Cairo Exit presents a familiar tale of the lives of a poor, oppressed people desperate for an escape out of the misery they call the present. And at the core of their unhappiness is a lack of the necessary financial resources that would enable flight, or, at the very least, respite from the burdens that make their current lives seemingly unlivable.

The desperation I speak of was easy enough to understand and empathize with; I think we all know, or at least can fathom what poverty looks, sounds and feels like. No one ever strives to live in that state; quite the opposite, especially in this primarily capitalistic world we live in, stinking with extreme socioeconomic class inequalities, as the rich, as portrayed in this film, shield themselves in opulent mansions, behind tall gates; and the poor, in this case, the stars and focus of Cairo Exit, an extended family, overcome with a series of disruptive occurrences, that only up the desperation ante, as some of them opt for extremes, all in the name of escaping, and making better lives for themselves, taking advantage of opportunities presented before them.

Will each of them realize their individual ambitions? 

It is partly due to our investment in each of these characters and thus our interest in whether or not they succeed that will keep the audience engaged for its brisk 100 or so minute running time.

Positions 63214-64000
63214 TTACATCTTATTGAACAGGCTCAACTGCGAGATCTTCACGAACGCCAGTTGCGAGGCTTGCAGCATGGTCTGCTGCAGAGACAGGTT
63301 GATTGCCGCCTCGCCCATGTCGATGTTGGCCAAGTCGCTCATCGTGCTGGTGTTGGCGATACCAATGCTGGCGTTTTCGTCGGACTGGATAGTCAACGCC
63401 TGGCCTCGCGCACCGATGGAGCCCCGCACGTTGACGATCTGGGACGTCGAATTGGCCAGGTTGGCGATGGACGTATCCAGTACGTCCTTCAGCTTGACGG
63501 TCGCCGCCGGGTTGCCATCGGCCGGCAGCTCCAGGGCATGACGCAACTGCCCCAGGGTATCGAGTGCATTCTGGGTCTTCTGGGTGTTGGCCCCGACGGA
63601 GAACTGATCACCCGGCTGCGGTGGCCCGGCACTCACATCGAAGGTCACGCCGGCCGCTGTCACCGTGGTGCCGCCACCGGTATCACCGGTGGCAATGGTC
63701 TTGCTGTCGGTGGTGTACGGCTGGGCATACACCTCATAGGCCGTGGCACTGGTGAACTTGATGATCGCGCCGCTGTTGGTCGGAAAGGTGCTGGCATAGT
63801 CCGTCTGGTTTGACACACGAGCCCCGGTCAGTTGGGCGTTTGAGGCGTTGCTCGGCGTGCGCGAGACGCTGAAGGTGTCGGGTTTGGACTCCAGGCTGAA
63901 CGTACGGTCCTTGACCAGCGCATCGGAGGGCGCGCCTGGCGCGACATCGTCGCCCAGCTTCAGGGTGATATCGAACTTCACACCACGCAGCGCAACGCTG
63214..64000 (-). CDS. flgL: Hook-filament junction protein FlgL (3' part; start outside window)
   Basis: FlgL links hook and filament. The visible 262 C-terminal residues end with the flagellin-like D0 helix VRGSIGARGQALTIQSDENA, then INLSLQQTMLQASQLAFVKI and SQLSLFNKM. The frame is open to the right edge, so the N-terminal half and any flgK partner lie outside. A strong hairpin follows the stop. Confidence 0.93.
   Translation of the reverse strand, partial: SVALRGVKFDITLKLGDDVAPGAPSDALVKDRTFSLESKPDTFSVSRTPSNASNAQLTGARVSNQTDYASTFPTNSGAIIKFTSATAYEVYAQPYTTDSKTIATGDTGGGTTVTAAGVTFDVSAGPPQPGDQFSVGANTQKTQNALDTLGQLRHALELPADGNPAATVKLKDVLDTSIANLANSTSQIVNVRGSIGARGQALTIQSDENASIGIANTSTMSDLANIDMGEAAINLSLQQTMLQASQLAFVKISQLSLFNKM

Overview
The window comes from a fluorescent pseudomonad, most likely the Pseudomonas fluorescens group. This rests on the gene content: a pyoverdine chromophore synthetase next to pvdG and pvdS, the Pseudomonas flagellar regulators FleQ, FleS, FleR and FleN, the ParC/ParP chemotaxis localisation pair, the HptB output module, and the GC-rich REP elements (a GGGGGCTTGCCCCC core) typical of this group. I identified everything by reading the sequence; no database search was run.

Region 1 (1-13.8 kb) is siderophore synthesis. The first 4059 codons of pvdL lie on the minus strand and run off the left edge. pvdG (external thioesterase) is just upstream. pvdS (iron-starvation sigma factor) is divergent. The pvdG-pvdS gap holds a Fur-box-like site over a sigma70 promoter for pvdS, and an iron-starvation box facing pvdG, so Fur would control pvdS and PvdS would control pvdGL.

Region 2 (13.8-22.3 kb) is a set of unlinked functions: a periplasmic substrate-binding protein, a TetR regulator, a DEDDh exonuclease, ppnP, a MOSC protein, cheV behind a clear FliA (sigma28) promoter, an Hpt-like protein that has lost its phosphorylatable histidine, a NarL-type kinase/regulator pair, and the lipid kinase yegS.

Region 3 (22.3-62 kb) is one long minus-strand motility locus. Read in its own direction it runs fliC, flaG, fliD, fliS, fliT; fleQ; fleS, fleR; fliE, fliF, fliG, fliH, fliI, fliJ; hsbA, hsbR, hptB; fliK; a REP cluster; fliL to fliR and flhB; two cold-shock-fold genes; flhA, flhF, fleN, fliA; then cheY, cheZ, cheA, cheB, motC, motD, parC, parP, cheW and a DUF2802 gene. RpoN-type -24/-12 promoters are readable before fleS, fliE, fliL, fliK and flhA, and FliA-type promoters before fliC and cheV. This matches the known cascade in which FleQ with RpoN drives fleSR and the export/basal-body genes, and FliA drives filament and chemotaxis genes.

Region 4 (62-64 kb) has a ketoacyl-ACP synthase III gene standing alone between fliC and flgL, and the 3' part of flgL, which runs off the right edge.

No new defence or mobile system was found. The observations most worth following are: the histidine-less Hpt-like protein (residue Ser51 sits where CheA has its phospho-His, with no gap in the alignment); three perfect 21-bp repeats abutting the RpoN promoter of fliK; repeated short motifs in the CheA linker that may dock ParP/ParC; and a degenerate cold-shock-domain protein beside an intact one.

And for the most part, I was invested and interested.

A single mother looks to prostitution, saving up money earned, hoping to one day raise enough to exit Cairo; another, a sexually active young woman is willing to go through “hymen repair” surgery, so as to “restore her virginity,” making her more desirable to potential suitors (she essentially plans to marry her way out of her predicament); and still another, a young man, is determined to act on a potentially fatal move that involves traveling illegally by sea to Europe, abandoning his believed to be pregnant girlfriend and their unborn child.

The film is a drama, but there’s the thrill of the suspense in anticipating what may or may not come to pass.

Director Hesham Issawi shoots the film, using a hand-held camera, naturalistic lighting and available sound, creating a realistic kind of visual chaos, a visceral, immediate experience for audiences, almost as if placing us within the streets and homes of this small town on the outskirts of Cairo, Dar El Salaam, a city that inhabits mostly working class Egyptians, with an upper class neighborhood, a stones throw away, which the locals call “the American Neighborhood.”

The audience is just as bewildered and thus frustrated as the film’s core cast of daydreamers, looking for a fast exit, with secrets in tow.

And speaking of realism, in maybe a nod to Vittorio De Sica’s seminal 1948 film, The Bicycle Thief, a prized scooter absolutely necessary for use in employment by one of our lead characters, is stolen, leading to a termination, even fewer options, uncertainties, and inevitably increased desperation.

It’s clear that director Hesham Issawi is familiar with the terrain, both the physical and psychological, presenting us with this energetic, heartfelt, sobering, raw, slice-of-life portrait of the city in which the film takes place, his city as well, and its working class inhabitants.

Unfortunately, the film isn’t yet widely available (I watched a screener of it); it’s been released overseas, played the film festival circuit (including a few in the USA), but hasn’t yet been released commercially, whether theatrically or on home video, Stateside.

Trailer below: